Bill Hearne calls it ‘The Road:’ that metaphorical ribbon of honky-tonks, roadhouses, empty whiskey glasses, prison cells and unrequited love lined with signposts and mile markers tattooed with names like Haggard, as in Merle, Williams, as in Hank, Owens, as in Buck and Lovett, as in Lyle. Being legally blind, Bill has never actually driven The Road himself, but he sings with such authority of the tales he’s heard while riding shotgun that you’d never know it.
Bill has a whole list of CDs available from the early releases with his wife, Bonnie such as “Most Requested: Best of Bill & Bonnie”, “Diamonds in the Rough”, & “Live at the La Fonda”. After Bonnie quit touring in 2003 due to health issues, Bill formed a trio & quartet and recorded “From Santa Fe to Las Cruces”, “A Good Ride”, “Bill Hearne Trio” & his most recent release, “All That’s Real”. Like the velveteen rabbit in the children’s story, the title “All That’s Real” describes Bill Hearne…he is “real” and he’s earned it from traveling many miles down the honky tonk road. He has a little less hair and his head is shinier these days just like the rabbit. “All That’s Real” is co-produced by Bill Hearne and Don Richmond, a master of many stringed instruments who owns Howling Dog Studios in Alamosa, CO, but has many musical ties with northern NM. Numerous area pickers and singers perform on the CD including Bill’s nephew, Michael Hearne, as well as some notable Texans, including piano man Earl Poole Ball (best known as Johnny Cash’s piano player, though he also played on the Byrds’ landmark country-rock album, Sweetheart of the Rodeo), and Jerry Jeff Walker, who sings his own “Dust on My Boots” with Hearne.
“They used to play a place called Corky’s in the Montrose area of Houston. I would get a seat right up next to the stage and sit in front of Bill and try to figure out all his guitar licks.”
– Lyle Lovett
Bill doesn’t write his own songs. His greatness lies in his interpretive skills. His husky Texas baritone finds its way into a song’s interior with the mellowness of fine bourbon and the warmth of a Sunday picnic. And of course, there’s his pickin’, a style he calls ‘cross picking.’ He picked up the guitar when he was seven years old. “Since I didn’t have people to play with, I developed a style that incorporated a percussion rhythm while playing lead riffs. Basically, I tried to be a one man band,” he says. Like fellow cross-pickers Tony Rice and Doc Watson, Bill is improvisational. “I hardly ever play the same thing twice,” he says. Not only does he rarely play the same thing twice, he rarely plays the same song twice. His repertoire is as vast as Texas and New Mexico. Bill is the Real Deal, a genuine article in a country-music world that seems to have forsaken its roots.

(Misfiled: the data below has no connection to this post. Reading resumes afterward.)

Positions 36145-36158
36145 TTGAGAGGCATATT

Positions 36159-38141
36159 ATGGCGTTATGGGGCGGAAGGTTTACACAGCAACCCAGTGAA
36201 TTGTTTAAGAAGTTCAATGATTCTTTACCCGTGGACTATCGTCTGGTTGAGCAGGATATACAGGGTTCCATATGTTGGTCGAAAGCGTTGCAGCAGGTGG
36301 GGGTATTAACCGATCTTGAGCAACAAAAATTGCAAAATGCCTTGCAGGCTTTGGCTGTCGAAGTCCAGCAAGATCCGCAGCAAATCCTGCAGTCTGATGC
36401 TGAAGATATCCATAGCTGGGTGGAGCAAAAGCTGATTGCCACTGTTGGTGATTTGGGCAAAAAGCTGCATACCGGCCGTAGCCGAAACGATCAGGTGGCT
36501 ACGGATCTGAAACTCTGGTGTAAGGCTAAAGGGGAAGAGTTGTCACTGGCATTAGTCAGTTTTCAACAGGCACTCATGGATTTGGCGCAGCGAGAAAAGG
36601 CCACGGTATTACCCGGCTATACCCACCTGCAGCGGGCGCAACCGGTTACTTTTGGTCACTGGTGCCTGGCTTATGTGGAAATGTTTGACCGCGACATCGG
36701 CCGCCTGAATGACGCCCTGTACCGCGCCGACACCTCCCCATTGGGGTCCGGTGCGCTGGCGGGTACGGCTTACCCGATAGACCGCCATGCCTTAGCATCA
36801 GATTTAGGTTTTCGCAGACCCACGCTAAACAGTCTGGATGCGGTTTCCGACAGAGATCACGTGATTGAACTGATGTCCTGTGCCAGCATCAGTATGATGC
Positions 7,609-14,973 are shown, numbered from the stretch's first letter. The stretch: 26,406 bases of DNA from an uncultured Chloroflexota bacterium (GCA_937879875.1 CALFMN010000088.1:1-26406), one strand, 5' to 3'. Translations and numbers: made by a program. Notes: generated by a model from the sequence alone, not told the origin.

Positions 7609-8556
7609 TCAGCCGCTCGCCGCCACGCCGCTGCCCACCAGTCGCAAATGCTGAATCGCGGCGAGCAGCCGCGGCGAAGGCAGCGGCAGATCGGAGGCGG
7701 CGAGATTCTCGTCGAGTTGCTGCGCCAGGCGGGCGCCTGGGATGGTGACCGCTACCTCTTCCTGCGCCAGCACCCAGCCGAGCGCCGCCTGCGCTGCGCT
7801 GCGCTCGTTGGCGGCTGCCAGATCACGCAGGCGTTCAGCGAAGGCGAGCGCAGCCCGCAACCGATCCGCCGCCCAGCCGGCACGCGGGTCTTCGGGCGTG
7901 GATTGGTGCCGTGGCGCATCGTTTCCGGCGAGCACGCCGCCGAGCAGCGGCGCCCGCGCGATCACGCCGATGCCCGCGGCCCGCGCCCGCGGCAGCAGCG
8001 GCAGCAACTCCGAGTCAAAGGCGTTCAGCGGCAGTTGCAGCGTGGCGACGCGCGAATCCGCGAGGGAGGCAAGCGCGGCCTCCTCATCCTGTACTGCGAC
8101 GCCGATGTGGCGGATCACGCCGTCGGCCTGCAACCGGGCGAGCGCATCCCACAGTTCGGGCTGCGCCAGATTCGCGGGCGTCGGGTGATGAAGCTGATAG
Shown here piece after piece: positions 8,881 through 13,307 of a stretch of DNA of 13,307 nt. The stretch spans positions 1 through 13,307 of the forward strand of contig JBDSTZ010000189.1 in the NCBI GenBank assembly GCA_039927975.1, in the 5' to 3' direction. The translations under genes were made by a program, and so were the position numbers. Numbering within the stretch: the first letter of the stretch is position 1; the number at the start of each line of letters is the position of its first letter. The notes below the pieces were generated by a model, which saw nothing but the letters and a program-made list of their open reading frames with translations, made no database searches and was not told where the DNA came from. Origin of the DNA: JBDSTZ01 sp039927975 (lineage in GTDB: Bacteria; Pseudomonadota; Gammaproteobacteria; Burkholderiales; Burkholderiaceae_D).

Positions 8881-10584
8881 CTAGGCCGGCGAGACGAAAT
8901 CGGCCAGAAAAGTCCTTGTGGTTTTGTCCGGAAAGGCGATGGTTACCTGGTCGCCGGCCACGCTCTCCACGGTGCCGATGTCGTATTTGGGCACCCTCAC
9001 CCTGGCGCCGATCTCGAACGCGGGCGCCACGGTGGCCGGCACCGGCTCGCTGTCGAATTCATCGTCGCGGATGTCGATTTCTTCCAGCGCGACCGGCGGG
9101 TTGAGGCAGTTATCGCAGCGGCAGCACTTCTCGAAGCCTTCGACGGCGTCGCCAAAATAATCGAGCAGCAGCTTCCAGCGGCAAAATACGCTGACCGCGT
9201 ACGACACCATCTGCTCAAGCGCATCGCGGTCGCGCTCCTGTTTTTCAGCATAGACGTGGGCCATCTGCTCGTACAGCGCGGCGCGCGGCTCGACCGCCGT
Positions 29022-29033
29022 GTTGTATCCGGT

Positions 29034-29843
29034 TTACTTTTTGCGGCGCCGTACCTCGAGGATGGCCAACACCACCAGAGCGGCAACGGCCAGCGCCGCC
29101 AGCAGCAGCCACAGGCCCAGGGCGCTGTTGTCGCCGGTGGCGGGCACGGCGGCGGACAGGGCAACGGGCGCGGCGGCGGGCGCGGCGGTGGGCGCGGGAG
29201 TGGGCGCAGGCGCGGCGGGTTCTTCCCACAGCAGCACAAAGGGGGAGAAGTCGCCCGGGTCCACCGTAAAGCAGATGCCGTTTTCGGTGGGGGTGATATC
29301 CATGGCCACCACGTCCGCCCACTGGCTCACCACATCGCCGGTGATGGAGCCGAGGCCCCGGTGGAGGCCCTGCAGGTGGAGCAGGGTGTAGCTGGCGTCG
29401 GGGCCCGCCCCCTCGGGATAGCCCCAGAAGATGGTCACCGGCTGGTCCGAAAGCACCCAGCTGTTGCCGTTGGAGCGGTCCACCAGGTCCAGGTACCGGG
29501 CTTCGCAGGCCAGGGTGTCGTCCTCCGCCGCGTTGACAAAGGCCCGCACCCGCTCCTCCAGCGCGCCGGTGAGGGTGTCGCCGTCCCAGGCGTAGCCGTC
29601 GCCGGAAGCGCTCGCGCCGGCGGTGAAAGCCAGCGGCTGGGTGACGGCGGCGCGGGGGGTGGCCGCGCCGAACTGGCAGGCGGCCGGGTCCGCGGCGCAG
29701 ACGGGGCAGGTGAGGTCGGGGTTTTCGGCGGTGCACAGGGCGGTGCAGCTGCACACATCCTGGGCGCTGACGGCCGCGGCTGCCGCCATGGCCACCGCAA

“Bill and Bonnie Hearne … play the best darn folk music I ever heard.”
– Nanci Griffith
Bill’s professional life began in Austin in 1968. It was there where he earned his first paycheck as a musician and met his future wife, Bonnie Cross. Bonnie’s mellifluous east Texas alto fit Bill’s picking like a glove. They toured TX, NM, and CO before moving to Red River, NM in 1979 where they became the house act at Chubbie’s Tavern. Fellow Texans, Tish Hinojosa and Michael Martin Murphy also moved to northern New Mexico, and Bill & Bonnie found themselves the center of a thriving Americana music community.
“Whenever I come to Santa Fe, I make a point of checking to see where Bill Hearne is playing. His music is evocative of all that I love about New Mexico and the West. They broke the mold when they made Bill – you should not miss the chance to witness him in action.”
– Eliza Gilkyson (2015 Grammy nominee)
Fast forward a decade. Northern New Mexico’s Americana scene fades like high-country grasses in autumn and Bill & Bonnie move to Santa Fe where they sign on as the house band for La Fonda, a venerable downtown hotel. For 11 years, Bill and Bonnie delighted Santa Feans and countless tourists with their infectious blend of bluegrass, country and swing music. In 1997, Bill & Bonnie signed with Warner Bros. and recorded “Diamonds in the Rough.” Produced by country veteran Jim Rooney, it climbed to fifth on the Americana chart that year and led to tours with Lyle Lovett Music Festival, Merlefest, and the Kerrville Folk Festival. The wind seemed to be at their backs, but in 2003, Bonnie’s health deteriorated and she could no longer perform. On his own musically for the first time since meeting Bonnie, Bill formed the Bill Hearne Trio. In the trio, Bill is backed by Bob Goldstein on lead guitar, mandolin & banjo and either Zeke Severenson or Dave Toland on bass. Bill is in his 23rd year at the La Fonda and is still singing every Monday & Tuesday night with his Trio.
Dust On My Boots
On A Dream With You
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1: What artist would you most love to work with?
2: What is the sexiest instrument?
3: What was the worst advice?
Don’t play music for a living; you're visually impaired.
4: What was your first concert?
My first concert was at a Dallas VA hospital. I was 12 years old and opened for a husband and wife Folk duo who were friends of my adult brother.
5: What/where is the best road food?
Grilled chicken sandwich (my standard order)
6: What’s the best music advice you ever got?
Stomp your grapes, play your tunes, get your pay, and go do it again, be a pro, no piss, moan, or whine.
7: Who is your most surprising inspiration?
Buck Owens and Don Richmond (Howlin’ Dog Records)